Palm Sunday in 2021 begs us to answer.
- are we waving the banner of Christ to a sinful world that is ready to rewrite what it thinks is truth?
- When it chooses the evil of Barabbas just to shut Jesus up?
- When the culture believes it is the judge of humanity and turns to threaten the intentions, faith, and witness of Christ’s faith?
Just as on the first Palm Sunday, we gather to worship and lift high the name and praise of Jesus and tomorrow.
- we will be tempted to go along with the crowd,
- to redefined what is honorable, good, and true.
- Avoid persecution by following the threats and demands of the crowd.
Jesus looks around and says to the disciples… We need to step back and review before the final exam.
As our Students are working hard toward the end of another school year, teachers are preparing the exams that will not only reflect how well the students have learned but also how well the teachers have taught.
Jesus retreats to give the disciples a final word. We will see in the story that Jesus shares the Passover, time in teaching, and prayer, in the wake of the full unfolding of grace and glory.
We now live knowing who the story unfolds and we join now as disciples with a similar list of To-Dos in the face of culture ready to threaten, dismiss, and attempt to de-thrown the body of Christ. Palm Sunday is our final wake-up call to use these next six days of work, that when Christ comes, we are ready to say, I have fed, I have clothed, I have taught, I have carried, I have healed, I have blessed in your name…. and not just found another outfit for the annual Sunday tradition.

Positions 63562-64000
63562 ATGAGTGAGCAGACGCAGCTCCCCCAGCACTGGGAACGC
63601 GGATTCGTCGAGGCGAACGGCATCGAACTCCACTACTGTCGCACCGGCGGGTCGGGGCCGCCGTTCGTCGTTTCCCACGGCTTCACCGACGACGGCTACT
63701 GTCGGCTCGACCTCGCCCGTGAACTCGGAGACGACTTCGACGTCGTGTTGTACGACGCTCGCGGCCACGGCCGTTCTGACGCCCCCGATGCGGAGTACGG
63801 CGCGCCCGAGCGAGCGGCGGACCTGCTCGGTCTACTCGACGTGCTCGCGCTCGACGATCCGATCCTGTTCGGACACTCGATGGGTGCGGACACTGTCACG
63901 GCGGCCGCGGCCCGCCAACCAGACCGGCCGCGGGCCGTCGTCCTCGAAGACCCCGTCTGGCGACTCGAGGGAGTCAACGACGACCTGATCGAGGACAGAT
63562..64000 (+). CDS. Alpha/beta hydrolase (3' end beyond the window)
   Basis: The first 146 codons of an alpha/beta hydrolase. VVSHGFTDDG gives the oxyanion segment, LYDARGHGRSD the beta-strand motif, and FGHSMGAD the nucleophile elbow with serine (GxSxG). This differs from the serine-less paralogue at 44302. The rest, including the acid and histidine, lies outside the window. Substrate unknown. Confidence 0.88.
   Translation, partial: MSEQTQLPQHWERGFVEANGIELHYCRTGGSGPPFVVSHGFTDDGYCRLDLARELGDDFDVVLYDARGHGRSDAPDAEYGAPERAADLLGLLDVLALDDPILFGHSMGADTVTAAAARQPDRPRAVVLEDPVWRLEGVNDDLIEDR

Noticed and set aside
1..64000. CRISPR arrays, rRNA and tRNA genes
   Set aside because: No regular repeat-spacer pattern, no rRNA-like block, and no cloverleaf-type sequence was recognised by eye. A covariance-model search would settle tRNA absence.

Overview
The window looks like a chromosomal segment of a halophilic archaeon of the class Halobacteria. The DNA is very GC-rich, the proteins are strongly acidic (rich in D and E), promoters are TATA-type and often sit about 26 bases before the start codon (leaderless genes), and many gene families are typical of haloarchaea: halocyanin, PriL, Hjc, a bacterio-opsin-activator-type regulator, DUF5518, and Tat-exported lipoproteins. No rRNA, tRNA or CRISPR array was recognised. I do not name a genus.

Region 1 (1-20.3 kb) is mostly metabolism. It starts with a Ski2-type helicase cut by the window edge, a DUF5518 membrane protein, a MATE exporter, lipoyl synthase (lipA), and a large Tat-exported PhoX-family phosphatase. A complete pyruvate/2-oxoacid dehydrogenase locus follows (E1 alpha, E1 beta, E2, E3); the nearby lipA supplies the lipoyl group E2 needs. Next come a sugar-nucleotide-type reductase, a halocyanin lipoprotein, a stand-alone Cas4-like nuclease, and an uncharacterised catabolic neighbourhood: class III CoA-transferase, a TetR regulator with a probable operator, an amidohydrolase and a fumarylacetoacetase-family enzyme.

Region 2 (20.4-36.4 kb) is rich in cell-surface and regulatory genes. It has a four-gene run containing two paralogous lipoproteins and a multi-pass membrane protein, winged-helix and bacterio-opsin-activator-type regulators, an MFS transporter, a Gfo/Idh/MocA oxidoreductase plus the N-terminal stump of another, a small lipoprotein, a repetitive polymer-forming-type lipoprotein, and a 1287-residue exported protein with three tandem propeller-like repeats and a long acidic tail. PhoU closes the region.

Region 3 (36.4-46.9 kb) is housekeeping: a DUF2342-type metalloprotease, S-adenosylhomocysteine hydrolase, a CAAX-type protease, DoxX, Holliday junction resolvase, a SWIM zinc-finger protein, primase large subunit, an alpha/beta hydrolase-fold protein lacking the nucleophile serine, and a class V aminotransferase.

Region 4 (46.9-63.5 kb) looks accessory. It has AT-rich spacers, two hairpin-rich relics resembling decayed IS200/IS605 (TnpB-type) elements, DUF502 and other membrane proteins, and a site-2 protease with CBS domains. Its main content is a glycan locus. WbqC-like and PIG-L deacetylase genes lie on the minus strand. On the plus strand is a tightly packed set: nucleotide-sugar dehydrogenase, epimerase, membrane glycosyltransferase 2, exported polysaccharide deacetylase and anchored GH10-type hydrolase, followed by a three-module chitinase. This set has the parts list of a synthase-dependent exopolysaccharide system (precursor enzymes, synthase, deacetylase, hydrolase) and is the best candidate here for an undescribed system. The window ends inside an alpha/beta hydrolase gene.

This is a sneak peek are we ready for Christ’s return?
Read: 2 Corinthians 11.24 (NRSV)
Paul carries the marks of faithfulness for the Gospel, in his story and through his body. Thirty-nine lashes on five occasions are his evidence of standing up for Christ under opposition. That is persecution! We hear the alarm go off on Sunday morning and see the clouds are grey and feel the warmth of the bed and the promise of more sleep calls to us. What would Paul say about our temptation to skip worship?
Gathering for worship is not about the hymns, not about the preacher nor the sermon. It is about the People of God gathering to worship God. Would we be more likely to go if it were a challenge to attend? Would more people try to get in if we sold tickets? Since we can freely come to worship, is it too easy to stay away?
Prayer: Lord, Wake me up! I want to be where your people are worshiping you. If I’m not there, you will miss me and they will too. Amen.
Sabbath Worship: Go to worship and give yourself to God. Go to worship to praise God with boldness.